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JavaScript and Embedded Objects

There's more to Web browsers than (X)HTML, CSS, and JavaScript. ActiveX, plug-ins, and other embedded objects help make the Web what it is today. Get the scoop on these and more in this chapter excerpt from JavaScript: The Complete Reference, second edition, by Thomas Powell and Fritz Schneider McGraw-Hill/Osborne, ISBN 0072253576.

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By: McGraw-Hill/Osborne
Rating: 4 stars4 stars4 stars4 stars4 stars / 92
October 26, 2004
  1. · JavaScript and Embedded Objects
  2. · Java
  3. · Including Applets
  4. · Accessing Applets in JavaScript
  5. · Issues with JavaScript-Driven Applets
  6. · Plug-ins
  7. · MIME Types
  8. · Detecting Specific Plug-Ins
  9. · Interacting with Plug-Ins
  10. · Refreshing the Plug-Ins Array
  11. · Interacting with a Specific Plug-In
  12. · ActiveX
  13. · Cross-Browser Inclusion of Embedded Objects
  14. · Interacting with ActiveX Controls
  15. · Summary

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JavaScript and Embedded Objects - Refreshing the Plug-Ins Array
(Page 10 of 15 )

Suppose you have written some custom JavaScript to harness the capabilities provided by a specific plug-in. When users visit your page without the plug-in they are prompted to install it because you have included the proper pluginspage attribute in your <embed>. Unfortunately, if a user visits your page without the plug-in, agrees to download and install it, and then returns to your page, your JavaScript will not detect that the browser has the required plug-in. The reason is that the plugins[] array needs to be refreshed whenever a new plug-in is installed (a browser restart will work as well).

Refreshing the plugins[] array is as simple as invoking its refresh()method. Doing so causes the browser to check for newly installed plug-ins and to reflect the changes in the plugins[] and mimeTypes[]arrays. This method takes a Boolean argument indicating whether the browser should reload any current documents containing an <embed>.If you supply true, the browser causes any documents (and frames) that might be able to take advantage of the new plug-in to reload. If false is passed to the method, the plugins[] array is updated, but no documents are reloaded. A typical example of the methodís use is found here:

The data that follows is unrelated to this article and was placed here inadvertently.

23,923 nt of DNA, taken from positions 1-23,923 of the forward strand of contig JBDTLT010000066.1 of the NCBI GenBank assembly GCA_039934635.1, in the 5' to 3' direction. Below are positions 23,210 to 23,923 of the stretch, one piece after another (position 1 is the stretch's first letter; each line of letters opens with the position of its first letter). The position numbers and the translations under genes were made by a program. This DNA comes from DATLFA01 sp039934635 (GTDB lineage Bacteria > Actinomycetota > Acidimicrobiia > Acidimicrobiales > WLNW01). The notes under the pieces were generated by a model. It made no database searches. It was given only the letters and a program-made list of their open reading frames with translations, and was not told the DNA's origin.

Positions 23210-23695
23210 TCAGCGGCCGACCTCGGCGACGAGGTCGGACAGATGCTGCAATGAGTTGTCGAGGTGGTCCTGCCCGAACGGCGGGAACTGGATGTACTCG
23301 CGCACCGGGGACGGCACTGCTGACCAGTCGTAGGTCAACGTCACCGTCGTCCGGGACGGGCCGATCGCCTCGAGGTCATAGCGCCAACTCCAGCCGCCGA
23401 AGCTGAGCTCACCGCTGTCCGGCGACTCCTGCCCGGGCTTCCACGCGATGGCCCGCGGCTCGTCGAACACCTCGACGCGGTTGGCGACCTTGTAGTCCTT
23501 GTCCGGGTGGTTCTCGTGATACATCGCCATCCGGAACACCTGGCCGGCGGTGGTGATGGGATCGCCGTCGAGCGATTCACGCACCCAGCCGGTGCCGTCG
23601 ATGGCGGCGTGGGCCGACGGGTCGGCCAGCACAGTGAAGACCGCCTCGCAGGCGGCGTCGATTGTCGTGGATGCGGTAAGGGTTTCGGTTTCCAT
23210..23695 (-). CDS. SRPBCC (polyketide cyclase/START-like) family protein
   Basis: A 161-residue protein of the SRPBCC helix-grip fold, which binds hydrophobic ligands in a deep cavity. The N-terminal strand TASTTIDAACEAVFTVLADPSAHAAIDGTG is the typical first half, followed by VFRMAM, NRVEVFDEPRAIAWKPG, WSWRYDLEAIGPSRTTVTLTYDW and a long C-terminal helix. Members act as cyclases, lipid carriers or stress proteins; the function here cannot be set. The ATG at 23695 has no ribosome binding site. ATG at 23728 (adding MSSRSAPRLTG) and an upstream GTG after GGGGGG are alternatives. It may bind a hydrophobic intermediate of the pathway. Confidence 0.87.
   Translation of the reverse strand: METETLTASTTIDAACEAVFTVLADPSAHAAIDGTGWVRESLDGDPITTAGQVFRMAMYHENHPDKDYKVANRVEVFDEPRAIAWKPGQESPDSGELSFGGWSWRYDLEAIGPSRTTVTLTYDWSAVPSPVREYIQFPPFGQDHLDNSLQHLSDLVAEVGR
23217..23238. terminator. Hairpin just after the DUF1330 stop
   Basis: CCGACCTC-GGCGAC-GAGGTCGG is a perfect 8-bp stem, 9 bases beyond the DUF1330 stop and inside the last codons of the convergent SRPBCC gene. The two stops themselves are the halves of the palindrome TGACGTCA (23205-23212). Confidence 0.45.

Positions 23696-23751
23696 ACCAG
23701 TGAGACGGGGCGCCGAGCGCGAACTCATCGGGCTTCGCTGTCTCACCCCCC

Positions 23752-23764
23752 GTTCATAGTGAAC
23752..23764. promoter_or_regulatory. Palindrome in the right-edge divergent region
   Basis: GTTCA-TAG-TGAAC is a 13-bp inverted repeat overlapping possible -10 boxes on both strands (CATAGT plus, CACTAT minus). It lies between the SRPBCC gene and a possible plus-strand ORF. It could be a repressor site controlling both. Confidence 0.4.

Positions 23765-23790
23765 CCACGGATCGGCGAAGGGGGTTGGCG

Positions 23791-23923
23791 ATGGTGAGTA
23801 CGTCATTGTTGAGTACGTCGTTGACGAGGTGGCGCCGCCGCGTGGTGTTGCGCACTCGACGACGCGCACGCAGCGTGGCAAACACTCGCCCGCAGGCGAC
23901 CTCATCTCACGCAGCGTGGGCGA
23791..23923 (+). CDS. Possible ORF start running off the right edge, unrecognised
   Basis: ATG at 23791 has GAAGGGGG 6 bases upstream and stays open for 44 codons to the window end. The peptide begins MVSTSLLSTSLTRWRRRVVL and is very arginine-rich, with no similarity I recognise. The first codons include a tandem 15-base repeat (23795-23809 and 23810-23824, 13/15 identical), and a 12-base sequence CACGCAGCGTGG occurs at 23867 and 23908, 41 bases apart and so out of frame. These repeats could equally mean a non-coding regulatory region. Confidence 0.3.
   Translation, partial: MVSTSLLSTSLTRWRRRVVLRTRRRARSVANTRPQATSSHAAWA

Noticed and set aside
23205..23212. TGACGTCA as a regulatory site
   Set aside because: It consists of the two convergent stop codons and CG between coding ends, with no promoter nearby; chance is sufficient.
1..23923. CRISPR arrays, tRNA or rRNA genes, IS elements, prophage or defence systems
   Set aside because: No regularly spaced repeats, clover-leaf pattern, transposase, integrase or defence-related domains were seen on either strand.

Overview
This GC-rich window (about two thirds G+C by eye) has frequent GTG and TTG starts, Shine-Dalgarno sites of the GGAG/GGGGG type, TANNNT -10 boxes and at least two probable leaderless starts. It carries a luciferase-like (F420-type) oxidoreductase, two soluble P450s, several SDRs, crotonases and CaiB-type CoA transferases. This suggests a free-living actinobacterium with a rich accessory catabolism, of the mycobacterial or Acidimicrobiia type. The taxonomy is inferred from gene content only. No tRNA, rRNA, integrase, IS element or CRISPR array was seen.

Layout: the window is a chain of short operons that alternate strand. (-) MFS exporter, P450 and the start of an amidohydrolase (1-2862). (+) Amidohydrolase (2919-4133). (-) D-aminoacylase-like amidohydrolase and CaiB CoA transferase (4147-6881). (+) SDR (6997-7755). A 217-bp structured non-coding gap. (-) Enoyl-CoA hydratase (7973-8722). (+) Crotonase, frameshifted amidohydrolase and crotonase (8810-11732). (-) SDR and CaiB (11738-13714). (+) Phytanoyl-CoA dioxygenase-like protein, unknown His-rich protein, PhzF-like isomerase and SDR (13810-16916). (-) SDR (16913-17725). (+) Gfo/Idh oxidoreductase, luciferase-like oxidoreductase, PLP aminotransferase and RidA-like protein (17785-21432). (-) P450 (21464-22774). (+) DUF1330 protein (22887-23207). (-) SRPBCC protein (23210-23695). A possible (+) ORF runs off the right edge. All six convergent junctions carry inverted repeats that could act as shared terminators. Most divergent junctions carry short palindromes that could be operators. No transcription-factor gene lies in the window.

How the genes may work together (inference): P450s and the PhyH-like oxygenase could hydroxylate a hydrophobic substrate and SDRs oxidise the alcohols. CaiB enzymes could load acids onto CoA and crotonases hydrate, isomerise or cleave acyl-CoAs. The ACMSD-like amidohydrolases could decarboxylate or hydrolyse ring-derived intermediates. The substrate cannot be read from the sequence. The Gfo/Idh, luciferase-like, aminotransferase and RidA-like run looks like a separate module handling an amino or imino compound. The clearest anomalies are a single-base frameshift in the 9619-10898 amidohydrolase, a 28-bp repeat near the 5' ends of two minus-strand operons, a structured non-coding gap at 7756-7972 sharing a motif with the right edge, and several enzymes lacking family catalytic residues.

<em>If you have just installed the plugin, please <a href="javascript:navigator.plugins.refresh(true)">reload the page with plugin support</a></em>

Of course, this should be presented only to users of Netscape, Opera, or Mozilla-based browsers where plug-ins are supported in the first place.

McGraw-Hill-OsborneThis chapter is from JavaScript: The Complete Reference, second edition, by Thomas Powell and Fritz Schneider, McGraw-Hill/Osborne, ISBN: 0072253576). Check it out at your favorite bookstore today.

Buy this book now.

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